On choreography, from JLo's Superbowl to TikTok dance memes

P.S. go watch Beyond Babel in NYC!

I’ll be back on the planned behind-the-scenes sharing of Modern Doing soon, but I am feeling very compelled to talk about dance this week 😏

Parris Goebel

You may not have heard of her name, but surely you’ve seen her choreo, from “Sorry” (official Bieber music video) to “Yummy” (unofficial Bieber music video). As of late, Parris is the top choreographer working with everyone from Rihanna to Ariana Grande.

Watching the Super Bowl halftime show without knowing anything besides J.Lo and Shakira performing, I was thrilled at the surprise of seeing Parris’ distinct “polyswagg” choreography on TV. It’s difficult to capture a style of choreography in words, but I’d describe it as powerful and sassy through well synchronized repetitive movement. This dance competition video with her crew Royal Family is the best representation of this.

Her choreography is all about performance and attitude rather than technical difficulty (not to say that it’s easy but the dances are more approachable than Keone and Mari Madrid’s, mentioned later). From my years of watching K-pop dances, I know that the dances people love are the ones that people can follow. Parris nails that “don’t you want to try this move in your bedroom” inviting vibe while being incredibly creative with formations and transitions.

The “Renegade” dance

Speaking of approachable movement, we’re really in the TikTok dance meme era. Though I refuse to download TikTok, I watch plenty of its clips from Instagram explore or Youtube compilations (hey, the algos know that I love a viral dance. It doesn’t even need to be good).

The Renegade dance is the most popular lately, danced to the beginning of this K Camp song “Lottery”. (I find it amusing the artist has now added “renegade” to the song title. He probably regrets his song name but who’s to know which fifteen seconds of your song is going to blow up?) This was the first dance to really make me enter the rabbit hole of TikTok dances. There’s so much going on—the woah, the dab, an arm wave, blowing air motions.

This Vox article does a deep dive into the creator of the dance (a 14-year-old from Atlanta!) and lack of attribution (also click if you have no idea what I’m talking about and just want to see the dance). The piece mentions Fortnite and its usage of viral dance moves—though they’ve been sued by various creators, lawsuits have been indefinitely paused.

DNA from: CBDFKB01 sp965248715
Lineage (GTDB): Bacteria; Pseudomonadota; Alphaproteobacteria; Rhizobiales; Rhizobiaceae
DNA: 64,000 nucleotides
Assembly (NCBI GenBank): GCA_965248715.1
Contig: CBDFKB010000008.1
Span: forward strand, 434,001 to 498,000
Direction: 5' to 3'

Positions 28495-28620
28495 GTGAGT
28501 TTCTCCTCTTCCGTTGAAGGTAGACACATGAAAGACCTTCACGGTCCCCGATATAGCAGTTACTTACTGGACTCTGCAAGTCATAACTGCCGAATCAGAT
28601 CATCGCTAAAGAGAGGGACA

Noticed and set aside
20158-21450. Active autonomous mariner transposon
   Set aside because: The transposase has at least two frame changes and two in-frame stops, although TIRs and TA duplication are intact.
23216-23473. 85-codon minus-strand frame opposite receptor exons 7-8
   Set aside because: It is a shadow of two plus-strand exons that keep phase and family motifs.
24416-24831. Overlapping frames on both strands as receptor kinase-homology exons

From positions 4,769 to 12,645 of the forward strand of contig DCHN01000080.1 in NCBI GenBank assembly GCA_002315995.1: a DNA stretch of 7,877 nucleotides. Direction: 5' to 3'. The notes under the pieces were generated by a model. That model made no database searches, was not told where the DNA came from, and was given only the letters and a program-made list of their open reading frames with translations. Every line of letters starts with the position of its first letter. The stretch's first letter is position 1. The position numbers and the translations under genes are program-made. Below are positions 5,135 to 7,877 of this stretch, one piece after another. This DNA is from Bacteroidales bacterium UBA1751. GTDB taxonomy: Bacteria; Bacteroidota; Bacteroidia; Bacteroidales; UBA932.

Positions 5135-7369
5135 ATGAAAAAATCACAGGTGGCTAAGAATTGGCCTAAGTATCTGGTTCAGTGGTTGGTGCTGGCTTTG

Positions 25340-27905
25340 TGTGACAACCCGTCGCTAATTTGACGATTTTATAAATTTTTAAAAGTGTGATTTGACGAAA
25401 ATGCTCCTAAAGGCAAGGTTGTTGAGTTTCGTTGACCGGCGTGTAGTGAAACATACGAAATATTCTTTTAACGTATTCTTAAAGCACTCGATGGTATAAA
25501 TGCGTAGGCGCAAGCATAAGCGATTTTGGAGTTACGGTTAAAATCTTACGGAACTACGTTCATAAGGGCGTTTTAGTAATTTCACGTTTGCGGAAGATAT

So there isn’t legal precedent, but technology can help us solve this problem, right? Hah. Not giving attribution extends to all forms of art, not just dance (see any forum for artists and you will find one that hasn’t been attributed before). Properly crediting takes extra human effort, which we should all do, but it’d be even better if tech could streamline this so that it doesn’t potentially take hours of digging. Attribution could make all the difference, particularly when the creator is a black woman with few followers while the TikTok stars gaining popularity from the dance are attractive white women.

Last on the topic of attribution: I’m reminded of Maria Popovas’s The Curator’s Code, a standard for attribution across the web using specific symbols. Though she got a lot of backlash for it and the standard never took off, I still admire the straightforward framework.

Beyond Babel

I watched a new Off-Broadway urban dance show this week called Beyond Babel. The show is inspired by Romeo & Juliet and their division of families and friends. It also welcomes political interpretation, the division representing the border wall.

The choreographers behind Beyond Babel are Keone and Mari Madrid, who have been in Bieber’s “Love Yourself” video (lots of Bieber references today, whoops) and are the brains behind many K-pop dances including BTS and Taeyang. Their choreography is also very recognizable, with an emphasis on musicality, precision, and really fast footwork. If Parris is all about empowerment, Keone and Mari are about telling a story with emotion.

The 90-minute show had a good mix of upbeat, party-like numbers and sad, painful ones, mostly set to recent music by the likes of Miguel and Billie Eilish. All the dancers are incredibly talented and I am so in awe of how fast some of the moves were, sheesh. The show runs through March—please go see it, it’s about the price of a concert!